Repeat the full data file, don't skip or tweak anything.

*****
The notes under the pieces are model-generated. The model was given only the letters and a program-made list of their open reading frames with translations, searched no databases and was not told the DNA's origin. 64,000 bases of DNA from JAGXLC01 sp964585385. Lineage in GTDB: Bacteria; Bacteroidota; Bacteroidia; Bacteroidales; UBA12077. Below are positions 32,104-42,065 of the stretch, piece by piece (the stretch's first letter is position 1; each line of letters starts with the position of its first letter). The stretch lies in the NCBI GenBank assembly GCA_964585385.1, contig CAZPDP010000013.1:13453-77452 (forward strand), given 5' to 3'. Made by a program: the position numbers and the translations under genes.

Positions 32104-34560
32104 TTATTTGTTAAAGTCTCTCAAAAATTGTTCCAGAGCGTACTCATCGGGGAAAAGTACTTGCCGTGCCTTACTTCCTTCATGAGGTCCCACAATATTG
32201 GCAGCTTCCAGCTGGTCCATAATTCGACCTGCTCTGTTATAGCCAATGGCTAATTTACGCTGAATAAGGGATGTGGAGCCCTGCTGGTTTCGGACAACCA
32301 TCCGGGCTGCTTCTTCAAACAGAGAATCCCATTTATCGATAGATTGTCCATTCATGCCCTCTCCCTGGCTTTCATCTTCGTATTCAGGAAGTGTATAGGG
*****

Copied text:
The notes under the pieces are model-generated. The model was given only the letters and a program-made list of their open reading frames with translations, searched no databases and was not told the DNA's origin. 64,000 bases of DNA from JAGXLC01 sp964585385. Lineage in GTDB: Bacteria; Bacteroidota; Bacteroidia; Bacteroidales; UBA12077. Below are positions 32,104-42,065 of the stretch, piece by piece (the stretch's first letter is position 1; each line of letters starts with the position of its first letter). The stretch lies in the NCBI GenBank assembly GCA_964585385.1, contig CAZPDP010000013.1:13453-77452 (forward strand), given 5' to 3'. Made by a program: the position numbers and the translations under genes.

Positions 32104-34560
32104 TTATTTGTTAAAGTCTCTCAAAAATTGTTCCAGAGCGTACTCATCGGGGAAAAGTACTTGCCGTGCCTTACTTCCTTCATGAGGTCCCACAATATTG
32201 GCAGCTTCCAGCTGGTCCATAATTCGACCTGCTCTGTTATAGCCAATGGCTAATTTACGCTGAATAAGGGATGTGGAGCCCTGCTGGTTTCGGACAACCA
32301 TCCGGGCTGCTTCTTCAAACAGAGAATCCCATTTATCGATAGATTGTCCATTCATGCCCTCTCCCTGGCTTTCATCTTCGTATTCAGGAAGTGTATAGGG